This week, Taurus will rise in mid-afternoon local time, climb high into the southern sky around 9:30 pm, and then descend westward to set around 4:30 am local time. After dusk, you can find him by continuing the line formed by Orion’s belt westwards (upwards in early evening, or to the right later on) by about two outstretched fist diameters (or 20°) until you reach bright Aldebaran. If Orion hasn’t risen yet, you can look high in the east for the little cluster of blue stars of the Pleiades and find Taurus about a fist’s diameter below them (or 12° to the celestial southeast).
Taurus’ triangular face is actually one of the nearest open star clusters to us. Located only about 150 light years away from the sun, it’s called The Hyades — named for the five daughters of Atlas in Greek mythology. It actually contains several hundred stars, with a half-dozen or so readily seen under moonless, suburban skies. It’s a lovely target to view in binoculars. Many of its stars are close pairs that astronomers call double stars. By the way, Aldebaran is not part of the cluster. It is less than half as far away!
The beautiful star cluster known as The Pleiades, or the Seven Sisters, which sits about one and a half fist widths above the bull’s face, is one of my favorite wintertime objects. It’s also designated Messier 45 (or M45), part of Charles Messier’s famous list of comet-like objects. The Pleiades is made up of the young, hot blue stars named Asterope (“A-STER-oh-pee”), Merope, Electra, Maia, Taygeta, Celaeno, and Alcyone. And those stars are indeed related — born of the same primordial gas cloud. In Greek mythology, they were the daughters of Atlas, and half-sisters of the Hyades. Only six of the sister stars are usually seen with unaided eyes — their parent stars Atlas and Plione are huddled together at the east end of the grouping.
The Pleiades cluster is located about 450 light years away from the sun, and it, too makes a wonderful target in binoculars or a telescope at low magnification, where many more siblings are revealed! A large telescope under dark skies will also reveal blue nebulosity around the stars — reflected light from unrelated gas and dust that the stars are passing through. Galileo was among the first to observe the cluster in a telescope. In 1610, he published a sketch made at the eyepiece.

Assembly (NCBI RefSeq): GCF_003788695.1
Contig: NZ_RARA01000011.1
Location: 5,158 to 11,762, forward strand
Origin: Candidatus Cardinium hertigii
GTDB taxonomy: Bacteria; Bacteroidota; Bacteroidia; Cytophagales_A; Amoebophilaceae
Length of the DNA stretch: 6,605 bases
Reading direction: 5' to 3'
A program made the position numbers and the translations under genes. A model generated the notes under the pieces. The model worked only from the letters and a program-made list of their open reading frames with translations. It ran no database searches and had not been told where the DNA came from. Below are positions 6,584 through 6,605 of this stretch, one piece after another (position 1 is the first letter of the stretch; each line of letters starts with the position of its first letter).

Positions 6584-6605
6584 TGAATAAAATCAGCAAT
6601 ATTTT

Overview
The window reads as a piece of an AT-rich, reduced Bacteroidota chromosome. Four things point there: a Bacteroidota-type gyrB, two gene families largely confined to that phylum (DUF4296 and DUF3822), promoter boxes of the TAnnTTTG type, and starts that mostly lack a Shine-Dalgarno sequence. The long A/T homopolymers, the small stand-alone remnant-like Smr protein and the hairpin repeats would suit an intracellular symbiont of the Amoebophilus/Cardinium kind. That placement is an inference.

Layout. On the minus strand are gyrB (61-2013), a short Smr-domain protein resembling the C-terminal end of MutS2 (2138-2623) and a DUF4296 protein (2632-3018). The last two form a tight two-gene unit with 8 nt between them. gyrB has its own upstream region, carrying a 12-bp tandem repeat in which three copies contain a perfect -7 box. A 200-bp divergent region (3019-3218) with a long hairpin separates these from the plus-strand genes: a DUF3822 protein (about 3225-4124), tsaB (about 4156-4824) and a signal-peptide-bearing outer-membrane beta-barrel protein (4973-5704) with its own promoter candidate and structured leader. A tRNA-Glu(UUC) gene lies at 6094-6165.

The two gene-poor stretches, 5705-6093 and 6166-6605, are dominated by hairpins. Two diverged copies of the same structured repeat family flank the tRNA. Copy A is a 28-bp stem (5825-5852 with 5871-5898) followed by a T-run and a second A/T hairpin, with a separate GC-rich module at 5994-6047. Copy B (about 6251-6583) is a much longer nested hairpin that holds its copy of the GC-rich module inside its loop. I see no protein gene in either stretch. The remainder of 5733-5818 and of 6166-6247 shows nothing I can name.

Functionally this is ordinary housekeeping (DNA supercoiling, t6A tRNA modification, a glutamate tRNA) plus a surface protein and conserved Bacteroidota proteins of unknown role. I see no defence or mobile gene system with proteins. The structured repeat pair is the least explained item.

Not surprisingly, many cultures, including Aztec, Maori, Sioux, Hindu, and more, have noted this object and developed stories around it. Many indigenous groups saw the Pleiades as the doorway in to the afterlife, or the portal through which humans first fell to Earth — naming it the Hole in the Sky. In Japan, it is called Suburu, and forms the logo of the eponymous car maker. Due to its similar shape and diminutive size, some people mistake the Pleiades for the Little Dipper.
The supernova remnant called the Crab Nebula (or Messier 1) sits a finger’s width above the bull’s lower horn star, Zeta Tauri or Tianguan. You need a very large telescope to see the remnant as a dim, fuzzy patch — but on July 4, 1054 AD Chinese astronomers recorded that the star that exploded to create the Crab Nebula shone bright enough to see it in the daytime for three weeks! Then it faded to become the brightest night time star for a few months. The object is about 6,500 light-years from the sun. (Recently, astronomers have noted that Orion’s old red giant star Betelgeuse has dramatically dimmed in brightness — possibly a prelude to its own supernova explosion.)
Here’s one more treat. A very red, magnitude 4.3 star named The Ruby Star (or 119 Tauri) sits 2.7 finger widths to the right of Tianguan. It’s a variable star that pulsates every 165 days. There are even more sights to see in Taurus. You should be able to find it easily in binoculars.
The outer rim of the Milky Way passes just beyond the horn tips, and that area will reward scanning with binoculars or telescope, too.
Astronomy Skylights for this week for the week of January 12th, 2020 by Chris Vaughan.